Spontaneous coronary artery dissection (SCAD) is a rare and poorly understood cause of acute coronary syndrome, heart attack, and sudden cardiac death. A spontaneous tear inside one of the layers of a coronary artery creates a flap, or subsequent clot, that blocks blood flow to the heart muscle.

Cardiologists typically have never seen a SCAD, but may remember the term from medical school. Twice online, I’ve communicated with women who’ve been discharged from the hospital after a heart attack with no clear diagnosis. After they’ve returned to their cardiologist and suggested the possibility of SCAD, a review of their angiogram does indeed confirm a dissection. I firmly believe the SCAD diagnosis is missed on a regular basis. SCAD just is not “on the radar” of cardiologists in our ERs.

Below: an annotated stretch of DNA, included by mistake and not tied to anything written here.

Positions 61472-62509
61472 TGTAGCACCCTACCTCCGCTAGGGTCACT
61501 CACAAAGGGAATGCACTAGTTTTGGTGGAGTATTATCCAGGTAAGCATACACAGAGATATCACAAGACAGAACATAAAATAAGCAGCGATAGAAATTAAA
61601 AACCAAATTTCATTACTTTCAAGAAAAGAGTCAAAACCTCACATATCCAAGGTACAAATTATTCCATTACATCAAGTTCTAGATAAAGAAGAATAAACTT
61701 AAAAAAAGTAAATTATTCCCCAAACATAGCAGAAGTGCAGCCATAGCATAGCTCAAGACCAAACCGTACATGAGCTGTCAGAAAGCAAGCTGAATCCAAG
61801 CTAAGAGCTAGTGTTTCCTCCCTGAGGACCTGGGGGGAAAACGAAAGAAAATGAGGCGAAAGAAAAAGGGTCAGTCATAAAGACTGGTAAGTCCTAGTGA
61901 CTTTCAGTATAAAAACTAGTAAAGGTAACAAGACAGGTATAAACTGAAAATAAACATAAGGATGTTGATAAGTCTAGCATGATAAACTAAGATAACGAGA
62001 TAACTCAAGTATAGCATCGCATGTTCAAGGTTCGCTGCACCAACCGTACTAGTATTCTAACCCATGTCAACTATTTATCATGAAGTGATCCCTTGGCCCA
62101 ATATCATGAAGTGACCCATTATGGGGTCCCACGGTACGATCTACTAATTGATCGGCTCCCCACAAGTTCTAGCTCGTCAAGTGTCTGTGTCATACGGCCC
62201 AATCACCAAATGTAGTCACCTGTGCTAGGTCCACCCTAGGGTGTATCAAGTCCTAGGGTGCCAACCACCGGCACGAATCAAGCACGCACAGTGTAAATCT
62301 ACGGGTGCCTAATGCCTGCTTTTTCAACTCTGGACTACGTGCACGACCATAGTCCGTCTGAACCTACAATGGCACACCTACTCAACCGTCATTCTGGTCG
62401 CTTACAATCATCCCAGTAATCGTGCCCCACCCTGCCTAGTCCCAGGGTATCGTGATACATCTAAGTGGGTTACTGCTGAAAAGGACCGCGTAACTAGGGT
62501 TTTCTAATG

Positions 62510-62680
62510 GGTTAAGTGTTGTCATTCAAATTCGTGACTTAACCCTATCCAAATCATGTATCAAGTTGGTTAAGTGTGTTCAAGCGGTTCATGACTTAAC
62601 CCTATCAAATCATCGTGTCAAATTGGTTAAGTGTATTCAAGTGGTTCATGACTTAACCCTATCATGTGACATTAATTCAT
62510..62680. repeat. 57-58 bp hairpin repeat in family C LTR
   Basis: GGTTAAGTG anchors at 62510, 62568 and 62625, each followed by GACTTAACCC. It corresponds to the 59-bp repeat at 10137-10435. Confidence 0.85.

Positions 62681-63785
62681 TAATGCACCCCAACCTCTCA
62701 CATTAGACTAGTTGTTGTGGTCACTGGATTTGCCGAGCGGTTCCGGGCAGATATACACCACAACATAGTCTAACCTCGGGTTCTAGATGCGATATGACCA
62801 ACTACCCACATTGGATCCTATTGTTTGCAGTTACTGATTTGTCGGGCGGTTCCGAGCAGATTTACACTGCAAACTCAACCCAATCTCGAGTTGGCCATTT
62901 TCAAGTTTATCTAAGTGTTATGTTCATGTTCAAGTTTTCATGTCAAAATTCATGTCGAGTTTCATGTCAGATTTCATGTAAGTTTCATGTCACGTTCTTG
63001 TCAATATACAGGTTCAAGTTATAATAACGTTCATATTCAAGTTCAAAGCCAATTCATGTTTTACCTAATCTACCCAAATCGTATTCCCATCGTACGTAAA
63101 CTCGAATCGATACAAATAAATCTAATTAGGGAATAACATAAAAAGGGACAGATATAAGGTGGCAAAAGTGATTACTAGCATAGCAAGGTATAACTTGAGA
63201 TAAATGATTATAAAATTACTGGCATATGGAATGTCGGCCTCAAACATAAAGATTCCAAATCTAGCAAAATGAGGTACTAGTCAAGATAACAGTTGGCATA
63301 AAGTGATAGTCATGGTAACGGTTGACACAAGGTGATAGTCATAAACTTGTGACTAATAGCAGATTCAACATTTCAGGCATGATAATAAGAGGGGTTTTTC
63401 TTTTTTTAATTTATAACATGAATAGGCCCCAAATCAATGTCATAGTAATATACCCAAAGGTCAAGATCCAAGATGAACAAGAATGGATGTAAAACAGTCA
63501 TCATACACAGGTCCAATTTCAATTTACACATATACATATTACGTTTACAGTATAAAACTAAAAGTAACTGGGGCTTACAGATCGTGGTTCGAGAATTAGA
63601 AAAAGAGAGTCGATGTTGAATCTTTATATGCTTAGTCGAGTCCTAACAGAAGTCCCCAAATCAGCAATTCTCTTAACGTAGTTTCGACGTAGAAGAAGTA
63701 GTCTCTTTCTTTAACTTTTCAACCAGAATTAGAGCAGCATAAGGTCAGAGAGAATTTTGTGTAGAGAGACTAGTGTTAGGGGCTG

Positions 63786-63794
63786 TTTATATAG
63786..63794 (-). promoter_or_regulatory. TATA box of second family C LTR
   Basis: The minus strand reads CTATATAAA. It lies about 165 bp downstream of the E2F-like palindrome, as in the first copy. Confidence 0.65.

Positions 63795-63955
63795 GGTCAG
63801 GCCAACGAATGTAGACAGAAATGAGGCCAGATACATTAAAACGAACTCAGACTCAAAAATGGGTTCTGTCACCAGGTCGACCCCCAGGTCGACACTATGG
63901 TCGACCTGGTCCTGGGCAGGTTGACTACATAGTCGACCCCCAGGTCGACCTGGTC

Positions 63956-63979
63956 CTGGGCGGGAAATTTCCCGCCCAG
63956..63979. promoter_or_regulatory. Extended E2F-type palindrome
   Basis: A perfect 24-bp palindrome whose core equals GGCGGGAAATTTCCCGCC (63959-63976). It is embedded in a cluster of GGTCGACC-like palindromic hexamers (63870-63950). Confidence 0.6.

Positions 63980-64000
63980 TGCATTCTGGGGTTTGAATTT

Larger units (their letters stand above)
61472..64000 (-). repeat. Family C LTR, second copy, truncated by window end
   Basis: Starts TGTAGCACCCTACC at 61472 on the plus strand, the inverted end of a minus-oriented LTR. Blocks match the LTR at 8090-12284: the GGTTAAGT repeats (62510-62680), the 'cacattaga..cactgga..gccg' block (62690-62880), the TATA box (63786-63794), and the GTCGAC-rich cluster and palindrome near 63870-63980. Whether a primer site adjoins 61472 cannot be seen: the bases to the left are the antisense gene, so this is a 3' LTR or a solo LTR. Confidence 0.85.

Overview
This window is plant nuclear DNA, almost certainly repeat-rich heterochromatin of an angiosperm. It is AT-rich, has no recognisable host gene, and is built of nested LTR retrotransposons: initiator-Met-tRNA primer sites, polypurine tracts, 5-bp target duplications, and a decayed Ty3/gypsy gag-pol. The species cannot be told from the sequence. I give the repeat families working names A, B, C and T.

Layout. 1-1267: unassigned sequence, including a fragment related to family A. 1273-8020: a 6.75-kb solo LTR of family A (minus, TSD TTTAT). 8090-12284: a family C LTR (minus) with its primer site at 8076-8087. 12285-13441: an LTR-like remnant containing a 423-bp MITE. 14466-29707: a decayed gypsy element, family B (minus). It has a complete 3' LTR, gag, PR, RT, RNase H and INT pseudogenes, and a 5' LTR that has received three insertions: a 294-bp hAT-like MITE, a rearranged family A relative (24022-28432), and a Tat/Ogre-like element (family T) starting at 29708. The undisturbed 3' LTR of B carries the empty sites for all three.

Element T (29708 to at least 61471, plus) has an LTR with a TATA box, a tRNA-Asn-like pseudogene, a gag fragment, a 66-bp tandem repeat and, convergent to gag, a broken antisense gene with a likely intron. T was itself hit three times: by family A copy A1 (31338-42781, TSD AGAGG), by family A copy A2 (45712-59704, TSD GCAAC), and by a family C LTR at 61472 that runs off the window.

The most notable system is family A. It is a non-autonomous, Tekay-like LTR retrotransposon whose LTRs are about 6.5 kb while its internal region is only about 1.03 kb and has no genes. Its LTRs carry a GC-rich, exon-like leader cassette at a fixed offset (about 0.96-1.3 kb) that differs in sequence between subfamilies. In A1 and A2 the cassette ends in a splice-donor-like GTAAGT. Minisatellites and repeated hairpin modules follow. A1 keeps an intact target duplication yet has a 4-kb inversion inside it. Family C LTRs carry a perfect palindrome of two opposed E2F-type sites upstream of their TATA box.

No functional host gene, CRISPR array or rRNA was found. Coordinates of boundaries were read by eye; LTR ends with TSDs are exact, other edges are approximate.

SCAD was first documented in 1931. The following key points summarize what we know about SCAD today:

  • The vast majority of cases occur in people with no known risk factors or underlying conditions.
  • SCAD is more than twice as common in women than in men.
  • SCAD causes heart attacks and can result in life threatening arrhythmias and sudden death.
  • Pregnancy is a risk factor for SCAD; 30 percent of SCAD cases in women occur near the time of delivery.
  • Seventy percent of SCAD cases occur in people under age 50.
  • The average age when SCAD occurs is 42, but it has been documented in a 19-year-old.
  • SCAD is an emergency and requires urgent treatment.
  • SCAD can recur; up to 10 percent of patients experience two or more events.

With true research underway at Mayo Clinic, now the challenge is finding more SCAD survivors to participate in the virtual registry and DNA biobank. As you encounter stories of unexplained heart attack, please remember spontaneous coronary artery dissection. Your awareness may lead to answers for someone else.